Introduce claim(s) about a topic or issue, acknowledge and distinguish the claim(s) from alternate or opposing claims, and organize the reasons and evidence logically.
According to the readability statistics this comes in at a grade level of 17.  And sixth graders are supposed to do this and understand this concept.  In my field experience classroom, these standards are hung up around the room for the seventh grade students to read and assess themselves.  Ninety percent of the seventh graders at my class don’t know what the words “acknowledge” and “distinguish” mean!  Again I will reiterate the question of who this writing is supposed to be for.  The national reading average is at a grade level of seven, yet we write education standards about reading at a level of 17.  This is just plain irony and even comical in fact because there literally is no point of writing in the official style for these standards regarding students.
            As I keep asking the question in this critique; ‘who are these written for?’ I need to understand that these policy makers may be writing for an audience that is used to seeing the official style.  As far as the State Standards go, if the people who write them are indeed working within legislation then they might feel as if they have to right in the official style because it is a government document.  Along with writing a government document there usually a feeling of professionalism that goes along with it.  Using the official style demonstrates professionalism to some.  Me personally, I think that the official style presents the fact that you are educated and are trying to show it off.  I think that people who constantly write or speak in the official style have a false sense of elitism and they want to communicate this way because some cannot understand it, thus making them feel superior.  Another reason why writing in the official style may be thought of to be beneficial towards education is that it is very descriptive.  As far as the state standards go, once you have deciphered what they mean they are pretty clear cut.  The only problem with this is that you have to take the time to decipher what they mean.  Writing in plain style versus the official style cuts time significantly when you are reading and comprehending text.  I think that writing state standards in a format where there is a sentence explaining the standard, then bullet points that better describe it is suitable.  For example in the following standard;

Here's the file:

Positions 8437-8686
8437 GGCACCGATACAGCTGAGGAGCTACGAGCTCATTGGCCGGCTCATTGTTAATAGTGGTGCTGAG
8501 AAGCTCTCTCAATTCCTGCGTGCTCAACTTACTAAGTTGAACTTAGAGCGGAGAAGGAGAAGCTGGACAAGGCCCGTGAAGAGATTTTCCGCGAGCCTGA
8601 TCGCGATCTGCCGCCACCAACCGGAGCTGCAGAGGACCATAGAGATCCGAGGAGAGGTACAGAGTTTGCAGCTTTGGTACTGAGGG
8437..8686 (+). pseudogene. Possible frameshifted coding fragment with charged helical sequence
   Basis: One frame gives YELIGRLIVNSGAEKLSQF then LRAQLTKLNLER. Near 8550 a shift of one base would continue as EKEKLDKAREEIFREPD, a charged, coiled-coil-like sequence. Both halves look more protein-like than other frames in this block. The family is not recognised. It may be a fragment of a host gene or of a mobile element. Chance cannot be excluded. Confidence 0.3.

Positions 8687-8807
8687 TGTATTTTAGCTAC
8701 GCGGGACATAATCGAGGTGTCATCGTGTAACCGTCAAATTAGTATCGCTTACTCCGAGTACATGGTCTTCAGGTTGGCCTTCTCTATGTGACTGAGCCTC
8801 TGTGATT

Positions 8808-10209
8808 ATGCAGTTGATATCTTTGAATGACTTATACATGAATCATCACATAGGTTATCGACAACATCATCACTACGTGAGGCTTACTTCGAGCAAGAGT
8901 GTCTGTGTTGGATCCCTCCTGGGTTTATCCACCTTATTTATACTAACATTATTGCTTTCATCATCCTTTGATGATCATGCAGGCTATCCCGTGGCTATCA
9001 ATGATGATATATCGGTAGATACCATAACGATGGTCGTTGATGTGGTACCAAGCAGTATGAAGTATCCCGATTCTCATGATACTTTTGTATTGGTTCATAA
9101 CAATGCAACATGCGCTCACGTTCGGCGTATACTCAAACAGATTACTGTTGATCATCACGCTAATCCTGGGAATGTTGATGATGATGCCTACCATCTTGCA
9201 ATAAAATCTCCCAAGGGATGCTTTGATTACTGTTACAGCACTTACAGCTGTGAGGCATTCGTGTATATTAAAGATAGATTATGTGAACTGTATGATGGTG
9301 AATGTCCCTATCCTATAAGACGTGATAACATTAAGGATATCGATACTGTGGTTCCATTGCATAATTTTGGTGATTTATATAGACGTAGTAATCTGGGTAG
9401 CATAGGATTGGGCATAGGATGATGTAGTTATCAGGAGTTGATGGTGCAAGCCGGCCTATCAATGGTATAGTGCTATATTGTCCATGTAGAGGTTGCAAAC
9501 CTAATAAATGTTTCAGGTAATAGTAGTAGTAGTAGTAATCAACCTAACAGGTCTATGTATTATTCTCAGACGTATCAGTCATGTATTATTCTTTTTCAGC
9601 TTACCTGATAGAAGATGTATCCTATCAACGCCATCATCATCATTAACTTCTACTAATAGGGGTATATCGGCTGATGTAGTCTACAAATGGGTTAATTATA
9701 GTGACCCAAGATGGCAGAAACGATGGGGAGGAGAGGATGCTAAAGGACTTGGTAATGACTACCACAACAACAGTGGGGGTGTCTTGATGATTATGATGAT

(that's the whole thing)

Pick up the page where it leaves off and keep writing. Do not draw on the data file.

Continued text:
Determine two or more themes or central ideas of a text and analyze their development over the course of the text, including how they interact and build on one another to produce a complex account; provide an objective summary of the text.
This could be written in the plain format like this;
            Determine two or more themes of a text and analyze how they develop.  Include:
·         How the themes interact together/build off one another
·         Provide a summary of the text.
The readability goes from an 18.4 down to an 8.7!  This is a significant difference and may be a crucial timesaver for people reading the standard.

            In conclusion, I have the opinion and bias that the official style is unnecessary in the field of education, specifically English education.  I have provided some counter arguments that could be made to defend the official style in this sphere and have tried to understand them.  However, I am sticking to my opinion on this; the official style is not needed in education.  Documents that are written for this sphere need to be readable for all because that is the goal of education.  To educate students, not to confuse them or have them waste time in trying to understand them.  As I said in my introductory paragraph, the goal of education is to educate the students, the next generation and not to have elitist writers show off to make decisions about our field.

Cale Zuiker

No comments:

Post a Comment